What Does Borderline Autism Mean?

Borderline Autism can be termed as Asperger’s Syndrome or High-functioning Autism. It is one of the most complex developmental disorders to be diagnosed by any specialist. In borderline autism, the child will be displaying many of the symptoms of ASD but not in that severity to be diagnosed fully. In this, people may face certain issues such as social skills, body use, the ability to adapt to transitions, language, and other sensory or developmental issues.

If you need more information or you have a question regarding Borderline Autism, you can discuss it with our HearingSol healthcare professionals, just give us a call on +91-9899437202. We are always here to help you.

The diagnosis can be done on the basis of a battery of developmental screenings, direct observation of the child, and answers given by the parents.

People with borderline autism faces certain challenges in their life. The diagnosis itself is quite complex due to the lack of clear medical tests, therefore doctors have to mainly rely on symptoms shown.

There is one thing which adds to the complexity i.e. certain symptoms of Autism overlap with other psychological disorders of that person.  Having such complexities blended together results in the requirement of a more complex set of diagnostics which has only a 50% accuracy rate because symptoms are transient in nature without any pattern.

Certain symptoms to figure out Borderline Autism

  • Difficulty dealing with routine change
  • Inappropriate method of playing with toys
  • Poor or lack of speech
  • Inappropriate laughter or crying
  • Oversensitive or under-sensitive to sound
  • Inability to relate to children or adults
  • The children with borderline autism have difficulty in making eye contact and non-verbal communication, though they want to.
  • They often appear self-contained, socially awkward or extremely shy, but still, seem interested in understanding social activities.
  • They have marked delay in language development.

Sensory Processing Issues

People with borderline autism may also face some sensory processing issues such as-

  • Selective hearing or difficulty hearing
  • Trouble focusing and/or concentrating
  • Poor gross motor skills
  • Don’t like if tickled or cuddled
  • Oversensitive to loud sounds
  • Unaware of normal touch or pain- often touch others too soft or too hard

How to treat borderline autism?

There are certain therapies for treating borderline autism which include-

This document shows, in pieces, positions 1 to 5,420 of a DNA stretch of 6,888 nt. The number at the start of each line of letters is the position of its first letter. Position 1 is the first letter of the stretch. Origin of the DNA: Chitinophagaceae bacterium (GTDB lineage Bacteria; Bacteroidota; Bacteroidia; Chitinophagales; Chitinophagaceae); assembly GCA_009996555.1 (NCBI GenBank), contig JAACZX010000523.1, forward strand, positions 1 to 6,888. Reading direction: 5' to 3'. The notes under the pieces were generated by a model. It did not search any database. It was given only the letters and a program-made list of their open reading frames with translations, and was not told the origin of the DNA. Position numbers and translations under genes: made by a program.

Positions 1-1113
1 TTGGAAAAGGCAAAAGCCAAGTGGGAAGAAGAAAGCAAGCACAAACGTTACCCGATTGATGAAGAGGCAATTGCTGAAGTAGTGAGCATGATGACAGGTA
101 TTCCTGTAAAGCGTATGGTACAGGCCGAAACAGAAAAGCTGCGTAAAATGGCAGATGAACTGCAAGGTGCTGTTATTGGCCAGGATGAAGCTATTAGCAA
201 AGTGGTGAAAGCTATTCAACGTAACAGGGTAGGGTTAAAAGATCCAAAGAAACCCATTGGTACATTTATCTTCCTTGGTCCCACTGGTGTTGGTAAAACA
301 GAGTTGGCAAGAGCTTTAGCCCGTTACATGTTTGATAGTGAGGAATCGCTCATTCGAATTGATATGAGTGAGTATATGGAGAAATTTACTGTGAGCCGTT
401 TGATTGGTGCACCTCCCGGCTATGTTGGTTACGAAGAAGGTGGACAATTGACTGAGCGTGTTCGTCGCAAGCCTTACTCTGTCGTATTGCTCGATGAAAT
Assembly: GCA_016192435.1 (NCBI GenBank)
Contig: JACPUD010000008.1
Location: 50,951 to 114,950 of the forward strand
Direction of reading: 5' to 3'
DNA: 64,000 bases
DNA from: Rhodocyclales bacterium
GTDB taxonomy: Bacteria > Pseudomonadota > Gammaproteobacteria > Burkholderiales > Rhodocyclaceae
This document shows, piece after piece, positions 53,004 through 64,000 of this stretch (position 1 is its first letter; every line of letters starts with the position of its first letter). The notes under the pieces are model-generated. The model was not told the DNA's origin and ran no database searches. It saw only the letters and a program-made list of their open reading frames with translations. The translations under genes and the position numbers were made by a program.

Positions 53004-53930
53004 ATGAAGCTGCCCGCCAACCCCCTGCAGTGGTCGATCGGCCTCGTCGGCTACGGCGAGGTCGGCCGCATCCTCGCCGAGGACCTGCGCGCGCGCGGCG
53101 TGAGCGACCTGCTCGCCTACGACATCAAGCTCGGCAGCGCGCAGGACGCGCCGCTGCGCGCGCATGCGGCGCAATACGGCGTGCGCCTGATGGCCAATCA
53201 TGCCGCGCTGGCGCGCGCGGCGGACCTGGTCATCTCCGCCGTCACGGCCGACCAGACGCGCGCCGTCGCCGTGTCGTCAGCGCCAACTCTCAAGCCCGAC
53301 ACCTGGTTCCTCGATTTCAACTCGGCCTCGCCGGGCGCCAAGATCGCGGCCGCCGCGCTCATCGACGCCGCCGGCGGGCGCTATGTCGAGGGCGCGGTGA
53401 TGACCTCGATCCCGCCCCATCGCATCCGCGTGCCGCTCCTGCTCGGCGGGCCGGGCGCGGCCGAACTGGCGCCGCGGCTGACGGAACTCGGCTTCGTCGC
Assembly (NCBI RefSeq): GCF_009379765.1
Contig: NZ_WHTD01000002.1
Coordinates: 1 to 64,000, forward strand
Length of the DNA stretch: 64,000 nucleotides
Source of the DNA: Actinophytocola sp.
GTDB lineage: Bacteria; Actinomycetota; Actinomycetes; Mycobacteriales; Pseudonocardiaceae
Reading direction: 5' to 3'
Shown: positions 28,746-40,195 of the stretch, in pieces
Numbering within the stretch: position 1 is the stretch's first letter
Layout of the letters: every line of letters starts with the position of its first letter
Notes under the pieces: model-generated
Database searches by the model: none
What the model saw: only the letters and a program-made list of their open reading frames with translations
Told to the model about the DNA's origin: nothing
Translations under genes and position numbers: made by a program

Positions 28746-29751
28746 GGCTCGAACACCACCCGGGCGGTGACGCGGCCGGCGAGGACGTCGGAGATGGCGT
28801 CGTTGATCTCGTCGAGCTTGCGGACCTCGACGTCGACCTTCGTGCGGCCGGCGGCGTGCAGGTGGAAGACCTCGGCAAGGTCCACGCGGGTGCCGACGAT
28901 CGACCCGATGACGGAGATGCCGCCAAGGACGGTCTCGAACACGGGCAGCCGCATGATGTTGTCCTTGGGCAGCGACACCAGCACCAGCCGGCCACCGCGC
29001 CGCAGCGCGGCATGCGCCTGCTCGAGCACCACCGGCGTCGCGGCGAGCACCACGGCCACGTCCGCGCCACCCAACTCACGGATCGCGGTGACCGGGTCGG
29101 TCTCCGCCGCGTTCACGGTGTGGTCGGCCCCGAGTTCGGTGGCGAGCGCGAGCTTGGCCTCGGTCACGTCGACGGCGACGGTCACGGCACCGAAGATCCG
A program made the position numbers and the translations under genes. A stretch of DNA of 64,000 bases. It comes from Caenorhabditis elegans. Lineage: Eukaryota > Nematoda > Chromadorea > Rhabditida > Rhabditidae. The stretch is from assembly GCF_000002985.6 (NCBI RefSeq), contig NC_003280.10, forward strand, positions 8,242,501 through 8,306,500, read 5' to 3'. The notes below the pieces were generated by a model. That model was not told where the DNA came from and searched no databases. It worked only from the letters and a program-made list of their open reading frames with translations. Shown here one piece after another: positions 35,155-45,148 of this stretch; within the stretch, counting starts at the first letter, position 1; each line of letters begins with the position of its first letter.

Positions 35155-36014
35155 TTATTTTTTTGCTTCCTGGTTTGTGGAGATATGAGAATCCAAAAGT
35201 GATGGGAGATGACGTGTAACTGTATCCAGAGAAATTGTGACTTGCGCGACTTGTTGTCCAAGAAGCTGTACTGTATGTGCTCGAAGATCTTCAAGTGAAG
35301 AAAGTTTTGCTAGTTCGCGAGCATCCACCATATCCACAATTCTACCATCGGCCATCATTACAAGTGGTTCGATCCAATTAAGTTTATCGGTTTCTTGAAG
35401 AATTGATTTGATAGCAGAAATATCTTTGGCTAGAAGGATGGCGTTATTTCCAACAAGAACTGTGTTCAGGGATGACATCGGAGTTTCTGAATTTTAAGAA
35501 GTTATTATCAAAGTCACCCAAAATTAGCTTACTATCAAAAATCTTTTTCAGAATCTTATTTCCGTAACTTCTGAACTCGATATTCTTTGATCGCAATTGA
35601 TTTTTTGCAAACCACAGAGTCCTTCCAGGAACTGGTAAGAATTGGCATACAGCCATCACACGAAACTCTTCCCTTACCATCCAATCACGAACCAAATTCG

PDD-NOS (Pervasive Developmental Disorder-Not Otherwise Specified)

It was one of many previously different subtypes of autism that were folded into the single diagnosis of autism spectrum disorder (ASD) with the publication of the DSM-5 diagnostic manual in 2013.

In the past, psychologists and psychiatrists generally used the term “pervasive developmental disorders” and “autism spectrum disorders” (ASD) interchangeably.

As such, PDD-NOS became the diagnosis applied to children or adults who are on the autism spectrum but do not fully fit the criteria for another ASD such as autistic disorder (sometimes called “classic” autism) or Asperger syndrome.

Like all types of autism, PDD-NOS can appear in conjunction with a wide spectrum of intellectual ability. Its specify features are significant challenges in social and language development.

As a diagnosis, PDD-NOS remains almost new, dating back only 15 years or so. As a result, some physicians and educators may not be recognizable with the term or may use it wrongly.

The current Diagnostic and Statistical Manual of Mental Disorders (DSM-IV) spells out the benchmark for a diagnosis of PDD-NOS. Unfortunately, this information contains a single paragraph, which mainly asserts what it is not:

“This category should be used when there is strict and pervasive impairment in the development of reciprocal social interaction associated with impairment in either verbal or nonverbal communication skills or with the existence of stereotyped behavior, interests, and activities, but the criteria are not met for a specific Pervasive Developmental Disorder, Schizophrenia, Schizotypal Personality Disorder, or Avoidant Personality Disorder.

Sub-groups of PDD-NOS

More helpful, perhaps, are studies suggesting that persons with PDD-NOS can be arranged in various subgroups:

A high-functioning group contains around 25 percent whose symptoms largely go beyond with that of Asperger syndrome, but who alter in terms of having a lag in language development and mild cognitive impairment. (Asperger syndrome does not commonly contain speech delay or cognitive impairment).

A second group contains around 25 percent whose symptoms more closely resemble those of autistic disorder, but do not fully meet all its diagnostic signs and symptoms.

A third group contains around 50 percent who meet all the diagnostic criteria for autistic disorder, but whose stereotypical and repetitive behaviors are noticeably mild.

If you need more information or you have a question regarding Borderline Autism, you can discuss it with our HearingSol healthcare professionals, just give us a call on +91-9899437202. We are always here to help you.

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